Accelerated Learning Takes Off

The trainers and Bell Atlantic found a way to make employees productive in half the time of traditional training methods. In the bargain, they created a learning atmosphere that was fun, efficient, and beneficial to everyone involved.

By Dave Meier and Mary Jane Gill

The basic challenge for many corporate training departments is to produce well-trained, productive employees and reduce the amount of time it takes to train them. The trainers at Bell Atlantic's C&P Telephone Company, which serves Maryland, Virginia, West Virginia, and Washington DC, found an answer to that challenge in the principles and techniques of accelerated learning. In the bargain, they created a learning atmosphere that was fun, efficient, and beneficial to everyone involved.

After testing the water with a pilot program, the company allowed the training department to convert two of its customer-service-representative Training courses - courses that produce the company's bread and butter - to the accelerated learning format. As a result, the costs of one course were reduced by 42 percent and the other by 57 percent. In addition, the satisfaction of students and trainers greatly improved, as did their job performance. Those facts were reflected in the supervisors' overwhelmingly positive evaluations of the new graduates (Figures 1 and 2).

This article provides a brief report of what Bell Atlantic did and what results it achieved.

Basic principles and guidelines

The purpose of accelerated learning is to provide effective training in a short time. The methods are interactive and treat learning as a collaborative effort of equals, rather than a hierarchical relationship between teacher and pupil. The principles for the learning environment are that it:

Be positive and accepting
Provide and natural, comfortable, and colorful setting
Exalt rather than trivialize the trainees
Help people eliminate or reduce any fears, stresses, or learning barriers
Be supportive of both trainer and trainee
Provide a multidimensional approach to learning
Accommodate different learning styles, speeds, and needs (rather than force people, assembly-line fashion, through a uniform process at a uniform speed)
Make learning fun rather than serious and overbearing
Provide for group-based learning
Present material pictorially as well as verbally

The first steps

From the outset, accelerated learning methods seemed intuitively sound, but the company wanted to make sure that the methods would work effectively when applied to critical customer-service-representative training course, and that the costly conversions of those courses would be worth the money.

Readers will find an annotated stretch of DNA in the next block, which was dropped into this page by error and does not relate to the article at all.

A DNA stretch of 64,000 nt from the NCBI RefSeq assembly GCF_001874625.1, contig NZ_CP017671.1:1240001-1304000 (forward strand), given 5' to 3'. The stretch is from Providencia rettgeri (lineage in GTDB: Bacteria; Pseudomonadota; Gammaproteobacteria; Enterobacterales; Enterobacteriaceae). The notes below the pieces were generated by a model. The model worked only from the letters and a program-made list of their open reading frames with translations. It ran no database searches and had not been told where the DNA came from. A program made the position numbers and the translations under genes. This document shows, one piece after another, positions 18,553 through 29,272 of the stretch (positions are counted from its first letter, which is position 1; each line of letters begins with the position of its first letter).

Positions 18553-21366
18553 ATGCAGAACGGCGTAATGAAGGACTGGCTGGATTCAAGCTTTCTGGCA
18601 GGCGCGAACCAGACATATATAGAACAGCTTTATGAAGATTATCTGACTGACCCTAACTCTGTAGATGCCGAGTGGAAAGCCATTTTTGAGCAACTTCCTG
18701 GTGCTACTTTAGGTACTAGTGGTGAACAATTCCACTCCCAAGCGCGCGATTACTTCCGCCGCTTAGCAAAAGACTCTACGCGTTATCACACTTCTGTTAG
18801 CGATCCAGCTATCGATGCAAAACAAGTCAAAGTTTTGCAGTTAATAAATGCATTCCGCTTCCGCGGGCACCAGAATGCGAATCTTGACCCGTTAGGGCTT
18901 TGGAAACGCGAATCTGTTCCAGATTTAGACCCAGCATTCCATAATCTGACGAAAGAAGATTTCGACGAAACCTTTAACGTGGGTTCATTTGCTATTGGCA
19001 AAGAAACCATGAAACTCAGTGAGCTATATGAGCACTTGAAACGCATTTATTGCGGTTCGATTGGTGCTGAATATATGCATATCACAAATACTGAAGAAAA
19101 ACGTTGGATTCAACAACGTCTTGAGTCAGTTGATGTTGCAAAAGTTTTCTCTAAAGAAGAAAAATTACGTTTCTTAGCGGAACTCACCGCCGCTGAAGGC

The company started out by providing the training manager with a week of training in accelerated learning. A few key trainers in the organization also received training, and short in-house seminars gave the other company trainers a foundation in accelerated learning concepts and techniques.

The company had the training department test the techniques on a 12-day technical course, a course that was historically unsuccessful and that most people found complex, confusing, and tedious. The course was redone completely in an accelerated learning format and delivered to new trainees. The results were overwhelming: training time was cut by more than half, trainers and trainees were happier, and trainers found that trainees learned more than from the 12-day course. That was all the proof the company needed, and they were ready to work on some of the company's larger, longer, and more costly courses.

Taking on the big courses

They selected two customer-service-representative training courses for conversion to the accelerated learning format: a six-week one in private-residence order taking and a four-week one in private-residence billing. The courses were long and costly, but absolutely essential to the company's business. A large number of employees relied on them for initial training.

The training department decided from the start that it would not simply fine-tune the courses with a few accelerated learning techniques, but that it would completely rewrite them. It brought together a team of course developers, some of whom, in fact, had no experience in course development - the department wanted people who were free of prior habits and biases and who could bring fresh perspectives to the project. The project manager, however, had been trained in accelerated learning course development and had a background in behavioral science and organizational development.

The development team worked in a think-tank environment it called the Skunk Works - an office far removed from the team members' normal workplace. Life in the Skunk Works was designed to be informal, playful, and creative, with an energetic environment that would stimulate everyone's imagination. The room was colorful and had fresh flowers, relaxing music in the background, and plenty of snacks. Wherever possible, accelerated techniques were used to drive the development process.

As the team members thought about and planned the courses, they wrote their thoughts in words and pictures on large sheets of paper. They created huge information graphs (ýmindmapsţ) to help them capture, visualize, and interrelate ideas. And they used mental imagery quite effectively. They would sit quietly and imagine the perfect customer-service training course in action (a technique known as ýend-result imageryţ). Then they shared their imagery experiences, elaborating on the ideas and building a curriculum.